He goes, “When it got done I just walked right up to the front and I prayed to receive Christ and, man, my life’s different.” “Oh really?”

So the next three or four months I began to disciple Steve and we became friends and the very last blank, you know, I listed him and the part I didn’t list was the part I didn’t know. He was totally open to Christ.

I mean, this is the most un-seeker sensitive, un-cool presentation of the gospel that God could probably ever put him in front of but since the power is in the gospel and not in the presentation and Steve was open, he trusted Christ - changed his life.

And we got to be friends then. Real friends. And Steve, I remember, one day said, “Can I ask you something?” I said, “Well, sure.” “Um, let me get this right. You knew all about this Jesus and forgiveness and we played basketball and we did this stuff together. Chip, why didn’t you tell me?”

I mean, I don’t know if there’s ever a time where you felt like the spotlight was on you and you just, there is, like, no place to hide. There is no excuse. All I could say was, “Well, basically because I thought you were closed, I’m desperately insecure, and I was really intimidated.” How’s that for an answer?

And what I’ve learned is the reason I didn’t share the love of God with Steve is because I believed a lie. And I’m going to share with you seven specific lies that keep us, who love Jesus, who have been saved by Jesus, whose lives have been changed by Jesus; there are seven strongholds or lies that we believe.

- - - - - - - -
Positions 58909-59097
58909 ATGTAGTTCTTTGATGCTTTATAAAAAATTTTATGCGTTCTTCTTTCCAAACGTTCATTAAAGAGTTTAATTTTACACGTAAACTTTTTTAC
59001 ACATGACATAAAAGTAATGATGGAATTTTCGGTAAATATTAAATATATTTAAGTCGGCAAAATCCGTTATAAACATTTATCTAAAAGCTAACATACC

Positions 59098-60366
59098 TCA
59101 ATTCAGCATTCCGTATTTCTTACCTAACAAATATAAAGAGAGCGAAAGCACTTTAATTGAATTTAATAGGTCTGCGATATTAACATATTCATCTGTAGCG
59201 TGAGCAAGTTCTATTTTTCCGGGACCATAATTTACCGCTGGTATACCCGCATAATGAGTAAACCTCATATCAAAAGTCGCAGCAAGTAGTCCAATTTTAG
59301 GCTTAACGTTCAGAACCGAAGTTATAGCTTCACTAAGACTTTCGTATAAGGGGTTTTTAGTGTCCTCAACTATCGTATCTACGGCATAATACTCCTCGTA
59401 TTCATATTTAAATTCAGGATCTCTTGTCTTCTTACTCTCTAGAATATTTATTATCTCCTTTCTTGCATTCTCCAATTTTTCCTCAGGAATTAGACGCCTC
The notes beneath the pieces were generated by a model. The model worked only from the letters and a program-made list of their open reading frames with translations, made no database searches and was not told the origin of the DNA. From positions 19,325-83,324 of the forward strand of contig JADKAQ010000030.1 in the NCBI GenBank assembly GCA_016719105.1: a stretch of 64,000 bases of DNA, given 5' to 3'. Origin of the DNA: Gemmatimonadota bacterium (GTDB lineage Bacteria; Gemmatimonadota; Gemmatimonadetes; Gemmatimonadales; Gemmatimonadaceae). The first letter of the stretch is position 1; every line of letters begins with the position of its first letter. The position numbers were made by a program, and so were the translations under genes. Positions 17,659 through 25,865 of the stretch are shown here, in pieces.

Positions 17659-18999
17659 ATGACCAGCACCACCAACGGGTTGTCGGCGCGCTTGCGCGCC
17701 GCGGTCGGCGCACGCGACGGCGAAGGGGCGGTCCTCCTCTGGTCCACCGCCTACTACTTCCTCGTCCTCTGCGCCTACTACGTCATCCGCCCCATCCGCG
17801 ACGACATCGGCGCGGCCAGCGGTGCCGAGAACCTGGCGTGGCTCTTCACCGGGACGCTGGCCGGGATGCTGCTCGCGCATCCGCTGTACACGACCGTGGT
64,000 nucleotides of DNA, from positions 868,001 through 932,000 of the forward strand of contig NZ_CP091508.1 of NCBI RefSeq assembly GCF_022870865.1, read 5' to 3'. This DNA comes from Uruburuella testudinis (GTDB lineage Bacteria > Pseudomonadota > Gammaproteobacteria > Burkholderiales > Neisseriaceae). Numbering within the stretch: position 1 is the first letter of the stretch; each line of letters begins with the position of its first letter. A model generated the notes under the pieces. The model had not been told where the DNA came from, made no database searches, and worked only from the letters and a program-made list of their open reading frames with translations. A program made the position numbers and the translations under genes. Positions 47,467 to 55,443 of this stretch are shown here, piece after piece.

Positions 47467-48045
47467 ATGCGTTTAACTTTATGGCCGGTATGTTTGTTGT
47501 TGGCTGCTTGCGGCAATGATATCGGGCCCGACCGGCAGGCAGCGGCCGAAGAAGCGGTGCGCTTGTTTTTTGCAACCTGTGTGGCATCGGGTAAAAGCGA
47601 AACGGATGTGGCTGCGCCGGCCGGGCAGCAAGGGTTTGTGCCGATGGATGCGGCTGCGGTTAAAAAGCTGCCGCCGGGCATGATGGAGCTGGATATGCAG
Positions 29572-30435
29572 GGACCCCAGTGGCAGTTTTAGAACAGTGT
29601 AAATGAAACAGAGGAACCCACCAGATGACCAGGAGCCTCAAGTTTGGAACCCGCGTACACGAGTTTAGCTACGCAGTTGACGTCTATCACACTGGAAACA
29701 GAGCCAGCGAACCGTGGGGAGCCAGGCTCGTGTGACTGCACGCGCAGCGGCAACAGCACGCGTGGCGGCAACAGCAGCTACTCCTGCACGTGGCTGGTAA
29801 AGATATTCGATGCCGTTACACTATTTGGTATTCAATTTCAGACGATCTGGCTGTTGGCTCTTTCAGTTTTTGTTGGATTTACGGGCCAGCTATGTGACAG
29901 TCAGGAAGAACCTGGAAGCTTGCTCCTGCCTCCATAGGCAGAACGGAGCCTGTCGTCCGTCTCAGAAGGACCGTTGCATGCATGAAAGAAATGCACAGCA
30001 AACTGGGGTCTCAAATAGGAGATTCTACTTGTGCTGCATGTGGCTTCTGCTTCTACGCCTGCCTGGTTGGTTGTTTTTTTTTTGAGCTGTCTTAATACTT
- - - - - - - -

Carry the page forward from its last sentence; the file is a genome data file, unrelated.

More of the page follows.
And I’ve called them a stronghold because it’s a biblical phrase. But the father of lies is Satan. And what he wants to do is get very subtle lies ingrained into your thinking, into your mind where they’re just the glasses that you look at other people with.

And so over here, if you could imagine, there’s this unlimited lake of grace and over here you have this unlimited need of people and their struggles and you know what? There’s a conduit and the link of God’s grace, and love, and forgiveness is the conduit of regular people like us.

And so the enemy has developed different ways to get you and me to believe lies that keep us from taking that love and that grace and introducing these people to what God wants for them.

Seven strongholds we must demolish daily. And I put daily in there because they’re so ingrained you’ll have to, kind of, write these down and pound away and read them over and pray them through. You might say, well, where did I get that?

II Corinthians 10:4 and 5, the apostle Paul is speaking to the Corinthian church. And he says, “The weapons of our warfare, or the weapons that we fight with, are not of this world.” We’re in a spiritual battle for the souls of these people. “On the contrary, the weapons we have, have divine power to do,” what? “Demolish strongholds. We demolish arguments and every pretention that’s set up against the knowledge of God and we take captive every thought and make it obedient to Christ.”

These lies, these strongholds are raised up against the knowledge of God. These presuppositions and we’re sincere but we look through a lens that keep us from loving people.

Stronghold number one we’ve already hit. It’s that people aren’t open. It’s a lie. We believe. Now it might not be a swimmer. It may not be an athlete. It might be someone with a Ph.D., it might be someone who drives a very nice car, it might be someone who seems very beautiful, it might be someone that you think has it all together, it might be someone who intimidates you, it might be someone who swears profusely, who makes fun of Christians.